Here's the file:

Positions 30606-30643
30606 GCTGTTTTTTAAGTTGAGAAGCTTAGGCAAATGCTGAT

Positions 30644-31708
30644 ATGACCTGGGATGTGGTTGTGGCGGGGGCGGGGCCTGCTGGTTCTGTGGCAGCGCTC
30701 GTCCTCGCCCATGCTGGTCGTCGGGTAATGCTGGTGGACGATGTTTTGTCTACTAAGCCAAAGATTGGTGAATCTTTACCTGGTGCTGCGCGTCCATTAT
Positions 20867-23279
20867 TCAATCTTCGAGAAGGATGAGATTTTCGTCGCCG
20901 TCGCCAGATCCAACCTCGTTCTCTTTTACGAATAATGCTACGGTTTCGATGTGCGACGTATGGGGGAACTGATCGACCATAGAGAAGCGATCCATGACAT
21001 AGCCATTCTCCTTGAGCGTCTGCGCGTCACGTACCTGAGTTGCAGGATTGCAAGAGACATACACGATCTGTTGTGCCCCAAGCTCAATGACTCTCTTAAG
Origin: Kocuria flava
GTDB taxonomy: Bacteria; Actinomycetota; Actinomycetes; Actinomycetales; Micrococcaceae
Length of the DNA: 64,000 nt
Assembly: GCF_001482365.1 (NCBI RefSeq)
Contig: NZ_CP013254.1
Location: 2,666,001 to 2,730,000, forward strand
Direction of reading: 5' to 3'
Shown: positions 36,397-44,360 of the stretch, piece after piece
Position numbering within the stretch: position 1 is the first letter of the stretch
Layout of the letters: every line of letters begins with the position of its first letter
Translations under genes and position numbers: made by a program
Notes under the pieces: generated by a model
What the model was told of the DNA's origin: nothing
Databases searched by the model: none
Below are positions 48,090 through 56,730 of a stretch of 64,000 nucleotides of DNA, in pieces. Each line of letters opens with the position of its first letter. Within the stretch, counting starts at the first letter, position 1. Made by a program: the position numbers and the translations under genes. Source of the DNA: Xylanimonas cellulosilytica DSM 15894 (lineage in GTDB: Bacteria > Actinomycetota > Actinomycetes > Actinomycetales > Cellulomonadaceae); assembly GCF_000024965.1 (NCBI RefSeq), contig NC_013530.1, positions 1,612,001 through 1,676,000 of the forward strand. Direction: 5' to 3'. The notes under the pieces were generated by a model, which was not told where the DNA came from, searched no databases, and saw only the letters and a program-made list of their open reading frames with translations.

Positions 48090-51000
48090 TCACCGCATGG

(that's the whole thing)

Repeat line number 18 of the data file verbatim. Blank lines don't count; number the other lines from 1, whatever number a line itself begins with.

Position numbering within the stretch: position 1 is the first letter of the stretch